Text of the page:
Too and very, these two adverbs are also called sub-modifiers in a sentence. The key difference between the two is that the word ‘very’ doesn’t imply a negative meaning while the word ‘too’ implies a negative sense. Both these adverbs are used as intensifiers. However, very and too cannot be used interchangeably. In this article, our essay writing expert will elaborate on the meaning and uses of very and too.
Meaning and Use of “Too”
In English grammar, the word ‘too’ is an adverb that implies “to a higher degree than is desirable, possible, or permissible; excessively”. As a result, it also carries a negative connotation in this sense.
Take a look at these sentences:
- He always said that he was too thin.
(too indicates a negative implication as he feels depressed for being excessively thin)
- The temperature was too warm for the trees to grow.
(too here implies that the temperature is unsuitable for the growth of the plants)
- The cake had too much icing on it.
(‘too’ here means that the icing was in excess, so the speaker probably didn’t like the cake)
- He was too harsh on his child.
(too emphasizes that his harshness was excessive and, as a result, had negative consequences)
The main difference between too and very is that too can be used to say “in addition” or “also”
- I love watching action movies – me too. (indicates that another person also has a similar taste in movies)
- He has worked the whole weekdays and, on the weekend, too. (indicates in addition to the weekdays, he worked on the weekend as well)
Meaning and Use of “Very”
The adverb very indicates a high degree, precisely, and also emphasizes an extreme degree or point or level of something. Unlike the word too, very does not convey a negative connotation.
Consider the following examples:
- She was very happy with her birthday celebration.
(emphasizes that she enjoyed it significantly more than anticipated)
- When mixed with HCl, these chemicals have a very high acidity.
(here very indicates – a high level of acidity)
The difference between ‘too’ and ‘very’ is that very, as an adjective, can mean “exact, precise, or particular”
- Those are his very words.
Very also emphasizes an extreme point in space or time.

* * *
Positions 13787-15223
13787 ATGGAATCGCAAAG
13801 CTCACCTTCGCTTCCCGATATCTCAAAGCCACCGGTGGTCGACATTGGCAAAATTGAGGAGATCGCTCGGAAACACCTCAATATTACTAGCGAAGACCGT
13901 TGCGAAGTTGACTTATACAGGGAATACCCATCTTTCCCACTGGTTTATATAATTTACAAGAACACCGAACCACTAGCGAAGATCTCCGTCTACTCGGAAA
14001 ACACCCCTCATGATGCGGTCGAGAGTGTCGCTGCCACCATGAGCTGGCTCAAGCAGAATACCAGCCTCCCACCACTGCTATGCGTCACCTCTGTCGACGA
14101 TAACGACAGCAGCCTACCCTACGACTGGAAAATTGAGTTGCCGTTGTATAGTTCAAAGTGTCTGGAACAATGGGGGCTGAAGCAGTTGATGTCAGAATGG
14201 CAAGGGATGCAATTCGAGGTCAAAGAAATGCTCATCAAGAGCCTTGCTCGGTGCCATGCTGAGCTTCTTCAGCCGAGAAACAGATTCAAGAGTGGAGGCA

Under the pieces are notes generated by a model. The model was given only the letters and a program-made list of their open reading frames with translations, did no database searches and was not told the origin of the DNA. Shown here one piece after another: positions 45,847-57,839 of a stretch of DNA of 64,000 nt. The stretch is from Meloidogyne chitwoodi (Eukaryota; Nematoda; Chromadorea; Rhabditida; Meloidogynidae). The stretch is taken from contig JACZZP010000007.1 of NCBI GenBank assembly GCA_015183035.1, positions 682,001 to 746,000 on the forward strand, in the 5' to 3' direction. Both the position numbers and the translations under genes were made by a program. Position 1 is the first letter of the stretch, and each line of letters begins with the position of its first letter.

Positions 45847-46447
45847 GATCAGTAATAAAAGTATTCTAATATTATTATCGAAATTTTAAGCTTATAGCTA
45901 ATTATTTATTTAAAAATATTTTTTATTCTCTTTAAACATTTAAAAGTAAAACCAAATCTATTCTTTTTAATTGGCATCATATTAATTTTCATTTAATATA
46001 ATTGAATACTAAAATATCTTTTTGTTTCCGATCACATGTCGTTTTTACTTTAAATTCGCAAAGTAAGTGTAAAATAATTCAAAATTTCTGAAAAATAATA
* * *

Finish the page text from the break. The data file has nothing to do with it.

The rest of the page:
- Right from the very beginning….
Distinction Between ‘Too’ and ‘Very’
- Definition: ‘Too’ refers to a higher degree than is desirable or excessively, whereas ‘very’ indicates a higher degree.
- Implication: The word ‘too’ has a negative connotation, whereas ‘very’ does not.
- Usage: ‘Too’ is used as an adverb, while ‘very’ is used as both an adverb and an adjective.
Still Confused? Take a Look at the Following Examples
To put it more simply, the main distinction between “very” and “too” is in their usage, that is using the word too suggests that there is some sort of negative implication in the meaning of a sentence.
Take some examples:
On an exhausting day, you may come home and say:
I am too tired to go out for dinner. (indicating that you are extremely tired to go out and have dinner)
On a better day perhaps, you could say:
I can go out for dinner although I am very tired.
Do you like Korean food? It contains many spices. Someone who likes it might say:
I love Korean dishes; it is very spicy.
On the other hand, someone who does not like spices would say:
Korean food is too spicy.
You will find more such examples at https://eduhelphub.com/assignment-help.
Due to their similar nature, a lot of people get confused. However, there is a fine line between the two in terms of how they should be used. The primary distinction between “too” and “very” is that “too” has a negative connotation, whereas “very” does not.
Hopefully, this guide was helpful to you in understanding the difference in the use and purpose of ‘too’ and ‘very’. For more such helpful guides, you can check out essaywriterhelp.org.